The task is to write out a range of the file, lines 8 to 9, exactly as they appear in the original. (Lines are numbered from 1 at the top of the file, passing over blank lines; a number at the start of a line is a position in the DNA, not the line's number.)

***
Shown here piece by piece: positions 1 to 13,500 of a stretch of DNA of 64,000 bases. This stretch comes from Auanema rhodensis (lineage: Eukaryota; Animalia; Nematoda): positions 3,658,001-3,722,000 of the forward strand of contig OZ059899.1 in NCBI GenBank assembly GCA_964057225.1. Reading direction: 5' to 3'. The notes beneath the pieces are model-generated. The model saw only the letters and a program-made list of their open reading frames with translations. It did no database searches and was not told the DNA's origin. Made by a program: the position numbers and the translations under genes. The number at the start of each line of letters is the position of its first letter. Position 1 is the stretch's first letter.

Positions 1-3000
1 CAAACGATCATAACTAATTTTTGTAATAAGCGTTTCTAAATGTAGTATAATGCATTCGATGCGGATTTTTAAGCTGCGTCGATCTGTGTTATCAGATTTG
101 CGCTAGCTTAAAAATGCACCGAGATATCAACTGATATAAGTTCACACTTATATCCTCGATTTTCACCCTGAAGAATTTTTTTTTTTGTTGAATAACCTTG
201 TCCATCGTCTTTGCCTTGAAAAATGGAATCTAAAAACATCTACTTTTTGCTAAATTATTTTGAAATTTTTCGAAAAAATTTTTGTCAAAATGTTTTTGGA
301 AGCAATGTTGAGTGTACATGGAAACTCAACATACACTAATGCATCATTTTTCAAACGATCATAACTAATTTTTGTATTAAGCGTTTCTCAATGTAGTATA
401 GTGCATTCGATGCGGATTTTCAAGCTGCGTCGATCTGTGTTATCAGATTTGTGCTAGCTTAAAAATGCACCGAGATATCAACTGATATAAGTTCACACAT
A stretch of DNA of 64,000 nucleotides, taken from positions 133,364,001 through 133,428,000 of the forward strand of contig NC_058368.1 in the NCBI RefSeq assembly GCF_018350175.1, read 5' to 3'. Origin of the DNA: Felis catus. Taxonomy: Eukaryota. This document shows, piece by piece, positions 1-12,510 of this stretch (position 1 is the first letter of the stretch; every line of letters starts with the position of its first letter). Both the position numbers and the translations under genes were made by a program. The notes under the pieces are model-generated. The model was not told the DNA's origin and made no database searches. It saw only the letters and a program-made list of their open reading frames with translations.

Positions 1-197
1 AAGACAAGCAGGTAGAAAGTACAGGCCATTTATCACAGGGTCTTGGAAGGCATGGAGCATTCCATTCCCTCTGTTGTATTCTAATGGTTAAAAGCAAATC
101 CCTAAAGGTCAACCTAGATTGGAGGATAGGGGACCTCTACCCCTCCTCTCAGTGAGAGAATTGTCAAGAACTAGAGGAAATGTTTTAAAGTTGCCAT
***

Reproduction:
A stretch of DNA of 64,000 nucleotides, taken from positions 133,364,001 through 133,428,000 of the forward strand of contig NC_058368.1 in the NCBI RefSeq assembly GCF_018350175.1, read 5' to 3'. Origin of the DNA: Felis catus. Taxonomy: Eukaryota. This document shows, piece by piece, positions 1-12,510 of this stretch (position 1 is the first letter of the stretch; every line of letters starts with the position of its first letter). Both the position numbers and the translations under genes were made by a program. The notes under the pieces are model-generated. The model was not told the DNA's origin and made no database searches. It saw only the letters and a program-made list of their open reading frames with translations.

Positions 1-197